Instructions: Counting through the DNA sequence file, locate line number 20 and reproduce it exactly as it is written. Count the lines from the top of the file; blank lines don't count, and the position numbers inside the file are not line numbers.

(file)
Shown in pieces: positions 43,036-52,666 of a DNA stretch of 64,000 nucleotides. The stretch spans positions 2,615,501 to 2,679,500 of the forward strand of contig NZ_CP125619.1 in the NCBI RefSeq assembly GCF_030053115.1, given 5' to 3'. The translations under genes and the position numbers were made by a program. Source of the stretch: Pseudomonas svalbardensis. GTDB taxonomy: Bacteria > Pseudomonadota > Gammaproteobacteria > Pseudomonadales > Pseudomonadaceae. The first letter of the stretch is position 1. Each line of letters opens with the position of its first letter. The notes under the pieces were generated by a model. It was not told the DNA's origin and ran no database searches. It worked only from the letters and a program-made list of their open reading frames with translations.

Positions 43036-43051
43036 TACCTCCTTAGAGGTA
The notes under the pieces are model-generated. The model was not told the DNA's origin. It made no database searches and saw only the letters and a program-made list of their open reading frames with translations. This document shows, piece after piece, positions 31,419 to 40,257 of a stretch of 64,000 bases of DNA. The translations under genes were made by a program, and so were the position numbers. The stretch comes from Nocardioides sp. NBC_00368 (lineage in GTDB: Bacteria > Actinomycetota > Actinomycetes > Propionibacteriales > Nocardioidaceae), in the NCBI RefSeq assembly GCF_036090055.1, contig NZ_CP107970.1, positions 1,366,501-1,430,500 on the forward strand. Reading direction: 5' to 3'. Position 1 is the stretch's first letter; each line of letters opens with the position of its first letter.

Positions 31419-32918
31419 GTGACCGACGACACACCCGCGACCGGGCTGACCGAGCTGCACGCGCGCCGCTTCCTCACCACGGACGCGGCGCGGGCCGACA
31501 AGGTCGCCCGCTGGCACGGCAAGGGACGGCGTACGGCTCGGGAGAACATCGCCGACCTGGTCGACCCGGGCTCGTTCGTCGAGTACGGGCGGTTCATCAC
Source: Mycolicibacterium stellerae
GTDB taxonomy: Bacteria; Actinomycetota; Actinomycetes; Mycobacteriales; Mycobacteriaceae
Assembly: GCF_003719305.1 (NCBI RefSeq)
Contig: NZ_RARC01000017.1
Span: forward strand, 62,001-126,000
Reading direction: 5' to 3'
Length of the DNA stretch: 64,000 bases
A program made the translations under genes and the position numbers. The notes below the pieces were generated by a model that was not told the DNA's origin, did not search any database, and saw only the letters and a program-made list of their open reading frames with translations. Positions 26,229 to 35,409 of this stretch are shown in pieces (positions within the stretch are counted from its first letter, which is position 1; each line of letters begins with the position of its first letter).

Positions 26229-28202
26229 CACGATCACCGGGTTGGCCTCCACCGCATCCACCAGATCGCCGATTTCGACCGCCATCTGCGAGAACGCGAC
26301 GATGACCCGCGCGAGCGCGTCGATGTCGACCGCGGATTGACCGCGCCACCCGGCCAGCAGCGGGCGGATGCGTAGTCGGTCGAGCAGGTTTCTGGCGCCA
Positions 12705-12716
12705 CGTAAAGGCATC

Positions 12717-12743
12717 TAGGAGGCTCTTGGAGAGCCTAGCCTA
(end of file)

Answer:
12705 CGTAAAGGCATC